Posted by: Brian on |
If you love cookies, if you love to bake, then Krisztina Maksai’s new book, European Cookies For Every Occasion, is a must have addition to your bookshelves. It’s brilliant, eye opening, and sure to transform the meaning of “cookie” for the rest of your life.
The recipes are Eastern European and the cookies are elegant pastries, not the simple, dry wafers we call cookies. Your only regret will be not having sampled these wondrous treats. They are small and they are great.
In this book, no is no such thing as a simple cookie. There are layers and fillings and frostings. There are textures embedded within textures. When you eat one, you do it slowly and really rather marvel at how a “mere” cookie could be so powerful.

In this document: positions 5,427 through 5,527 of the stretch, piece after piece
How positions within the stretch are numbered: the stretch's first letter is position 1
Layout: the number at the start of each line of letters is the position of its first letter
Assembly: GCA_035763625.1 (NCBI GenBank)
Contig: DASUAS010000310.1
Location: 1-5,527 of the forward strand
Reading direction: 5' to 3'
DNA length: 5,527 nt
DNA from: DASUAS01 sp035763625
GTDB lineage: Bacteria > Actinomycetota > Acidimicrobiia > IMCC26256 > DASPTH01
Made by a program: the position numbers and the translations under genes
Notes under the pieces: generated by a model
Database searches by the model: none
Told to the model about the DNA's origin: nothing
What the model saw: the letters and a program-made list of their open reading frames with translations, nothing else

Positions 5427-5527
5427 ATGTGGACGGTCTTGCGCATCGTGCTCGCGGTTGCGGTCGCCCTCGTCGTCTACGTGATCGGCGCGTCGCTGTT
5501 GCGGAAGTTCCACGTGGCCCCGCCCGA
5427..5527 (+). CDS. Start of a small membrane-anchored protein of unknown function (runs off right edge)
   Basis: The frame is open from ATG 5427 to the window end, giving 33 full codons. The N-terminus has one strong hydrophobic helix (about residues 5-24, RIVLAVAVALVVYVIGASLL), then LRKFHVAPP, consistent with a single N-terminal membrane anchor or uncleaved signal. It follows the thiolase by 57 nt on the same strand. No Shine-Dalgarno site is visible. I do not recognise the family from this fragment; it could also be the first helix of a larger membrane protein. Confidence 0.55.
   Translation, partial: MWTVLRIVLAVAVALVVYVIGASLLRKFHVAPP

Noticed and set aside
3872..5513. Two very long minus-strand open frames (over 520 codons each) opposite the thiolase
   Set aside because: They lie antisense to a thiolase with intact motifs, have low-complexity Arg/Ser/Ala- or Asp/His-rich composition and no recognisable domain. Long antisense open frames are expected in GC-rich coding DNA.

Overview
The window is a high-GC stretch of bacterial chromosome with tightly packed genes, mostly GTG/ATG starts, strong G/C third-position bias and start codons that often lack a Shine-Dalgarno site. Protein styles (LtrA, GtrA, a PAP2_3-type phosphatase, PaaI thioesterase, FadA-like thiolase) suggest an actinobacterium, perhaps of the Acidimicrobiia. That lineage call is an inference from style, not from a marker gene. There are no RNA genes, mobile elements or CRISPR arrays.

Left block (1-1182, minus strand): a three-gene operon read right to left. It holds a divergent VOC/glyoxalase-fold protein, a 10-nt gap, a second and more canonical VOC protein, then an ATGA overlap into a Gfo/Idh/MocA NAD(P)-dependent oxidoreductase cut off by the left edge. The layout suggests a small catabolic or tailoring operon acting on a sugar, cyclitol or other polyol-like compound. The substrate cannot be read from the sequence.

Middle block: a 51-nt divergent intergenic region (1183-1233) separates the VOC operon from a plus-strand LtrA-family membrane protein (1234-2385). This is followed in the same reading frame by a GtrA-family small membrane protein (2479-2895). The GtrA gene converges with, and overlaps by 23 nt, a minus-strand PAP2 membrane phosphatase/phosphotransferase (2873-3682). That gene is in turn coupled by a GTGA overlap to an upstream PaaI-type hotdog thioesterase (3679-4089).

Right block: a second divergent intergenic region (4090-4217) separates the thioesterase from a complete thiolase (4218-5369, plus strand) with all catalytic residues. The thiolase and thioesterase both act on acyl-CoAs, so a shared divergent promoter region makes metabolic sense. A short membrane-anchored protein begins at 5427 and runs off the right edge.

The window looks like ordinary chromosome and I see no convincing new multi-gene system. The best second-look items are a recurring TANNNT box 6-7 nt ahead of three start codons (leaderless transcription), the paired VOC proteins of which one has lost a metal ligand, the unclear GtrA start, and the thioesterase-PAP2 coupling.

These Coffee Shots are an excellent example of what treats lie inside European Cookie. A Coffee Shot is a sandwich cookie, the layers made of ground almonds and flour. The cookies halves are married with a sugar-coffee paste. The cookie is adorned with a coffee frosting and then topped with a chocolate coffee or espresso bean.
Coffee Shots are not hard to make. They are not hard to eat. Addiction is, well, not my concern. And, you’ll want a cup or two of espresso to enjoy along the way. This is a pathway to escape the inconvenience of sleep. If you have a big test tomorrow, start baking.